• Kirk, G. S. (1985). "Homer". In Easterling, P. E.; Knox, Bernard M. W. The Cambridge History of Classical Literature. 1. Cambridge: Cambridge University Press. 
      • Kristeller, Paul Oskar (1978). "Humanism". Minerva. 16 (4). 
      • Mackay, Christopher (1997). "Philology". 
      • Mann, Wolfgang-Ranier (1996). "The Modern Historiography of Ancient Philosophy". History and Theory. 35 (2). 
      • Martindale, Charles (2007). "Reception". In Kallendorf, Craig W. A Companion to the Classical Tradition. Malden, Massachusetts; Oxford, England; Carlton, Victoria: Blackwell. 
      • Ostler, Nicholas (2009). Ad Infinitum: A Biography of Latin and the World it Created. London: HarperPress. 
      • Renfrew, Colin (1980). "The Great Tradition versus the Great Divide: Archaeology as Anthropology". American Journal of Archaeology. 84 (3). 
      • Rommel, Georg (2001). "The Cradle of Titans: Classical Philology in Greifswald and its History from 1820". Illinois Classical Studies. 26. 
      • Shapiro, H.A. (2007). "Introduction". In Shapiro, H.A. The Cambridge Companion to Archaic Greece. Cambridge: Cambridge University Press. 
      • Shorey, Paul (1906). "Philology and Classical Philology". The Classical Journal. 1 (6). 
      • Stray, Christopher (1996). "Culture and Discipline: Classics and Society in Victorian England". International Journal of the Classical Tradition. 3 (1). 
      • Stray, Christopher (2010). "'Patriots and Professors': A Century of Roman Studies". Journal of Roman Studies. 
      • Trivedi, Harish (2007). "Western Classics, Indian Classics: Postcolonial Contestations". In Hardwick, Lorna; Gillespie, Carol. Classics in Post-Colonial Worlds. Oxford: Oxford University Press. 
      • West, Martin (2001). "Early Greek Philosophy". In Boardman, John; Griffin, Jasper; Murray, Oswyn. The Oxford History of Greece and the Hellenistic World. Oxford: Oxford University Press. 
      • Winnington-Ingram, R. P.; Gould, John; Easterling, P. E.; Knox, Bernard M. W. (1985). "Tragedy". In Easterling, P. E.; Knox, Bernard M. W. The Cambridge History of Classical Literature. 1. Cambridge: Cambridge University Press.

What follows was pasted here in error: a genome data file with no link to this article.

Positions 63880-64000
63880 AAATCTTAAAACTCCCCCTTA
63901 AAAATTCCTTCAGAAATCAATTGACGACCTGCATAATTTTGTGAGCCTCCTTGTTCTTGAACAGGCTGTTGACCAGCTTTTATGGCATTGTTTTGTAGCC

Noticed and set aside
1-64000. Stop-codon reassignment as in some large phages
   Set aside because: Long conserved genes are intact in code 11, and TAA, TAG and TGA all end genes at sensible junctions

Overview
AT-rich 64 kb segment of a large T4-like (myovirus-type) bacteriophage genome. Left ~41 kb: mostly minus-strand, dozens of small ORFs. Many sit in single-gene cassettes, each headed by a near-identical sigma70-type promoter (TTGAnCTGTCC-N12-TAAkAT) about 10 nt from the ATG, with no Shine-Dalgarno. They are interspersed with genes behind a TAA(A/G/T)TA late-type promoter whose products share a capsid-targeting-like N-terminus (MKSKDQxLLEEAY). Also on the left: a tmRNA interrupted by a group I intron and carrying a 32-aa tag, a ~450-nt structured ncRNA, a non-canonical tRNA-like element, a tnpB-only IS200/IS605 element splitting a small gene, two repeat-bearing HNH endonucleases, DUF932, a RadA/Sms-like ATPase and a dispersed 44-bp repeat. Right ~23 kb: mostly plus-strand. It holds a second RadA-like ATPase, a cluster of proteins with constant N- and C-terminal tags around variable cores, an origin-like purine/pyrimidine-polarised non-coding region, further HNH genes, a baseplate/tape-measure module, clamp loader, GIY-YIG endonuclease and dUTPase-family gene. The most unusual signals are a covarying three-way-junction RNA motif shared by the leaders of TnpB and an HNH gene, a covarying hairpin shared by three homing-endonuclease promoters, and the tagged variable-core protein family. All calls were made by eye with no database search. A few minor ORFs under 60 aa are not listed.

• Ziolkowski, Jan M. (2007). "Middle Ages". In Kallendorf, Craig W. A Companion to the Classical Tradition. Malden, Massachusetts; Oxford, England; Carlton, Victoria: Blackwell. 
      • Beard, Mary; Henderson, John (2000). Classics: A Very Short Introduction. Oxford: Oxford University Press. ISBN . 
      • Hornblower, Simon; Spawforth, Anthony, eds. (2012). Oxford Classical Dictionary (4 ed.). Oxford and New York: Oxford University Press. ISBN . 
      • Chadwick, John (2014). The Decipherment of Linear B (2 ed.). Cambridge: Cambridge University Press. ISBN . 
      • Osborne, Robin (2009). Greece in the Making 1200–479 BC (2 ed.). London: Routledge. ISBN . 
      • Hornblower, Simon (2011). The Greek World 479–323 BC (4 ed.). London: Routledge. ISBN . 
      • Shipley, Graham (2000). The Greek World After Alexander 323–30 BC. London: Routledge. ISBN . 
      • Cornell, T. J. (1995). The Beginnings of Rome. London: Routledge. ISBN . 
      • Crawford, M. (1993). The Roman Republic (2 ed.). Cambridge, Massachusetts: Harvard University Press. ISBN . 
      • Millar, F. (2002). Rome, the Greek World, and the East: The Roman Republic and the Augustan Revolution. 1. Chapel Hill: University of North Carolina Press. ISBN . 
      • Brown, Peter (1989). The World of Late Antiquity 150–750. New York: W. W. Norton. ISBN . 
      • Whitmarsh, Tim (2004). Ancient Greek Literature. Cambridge: Polity Press. ISBN . 
      • Irwin, Terence (1988). Classical Thought. Oxford: Oxford University Press. ISBN . 
      • Shields, Christopher (2012). Ancient Philosophy: A Contemporary Introduction (2 ed.). London: Routledge. ISBN . 
      • Julia, Annas (2000). Ancient Philosophy: A Very Short Introduction. Oxford: Oxford University Press. ISBN . 
      • Boardman, John (1996). Greek Art (4 ed.). Thames & Hudson. ISBN . 
    Wikipedia
  • What Else?

    • Classics

Extras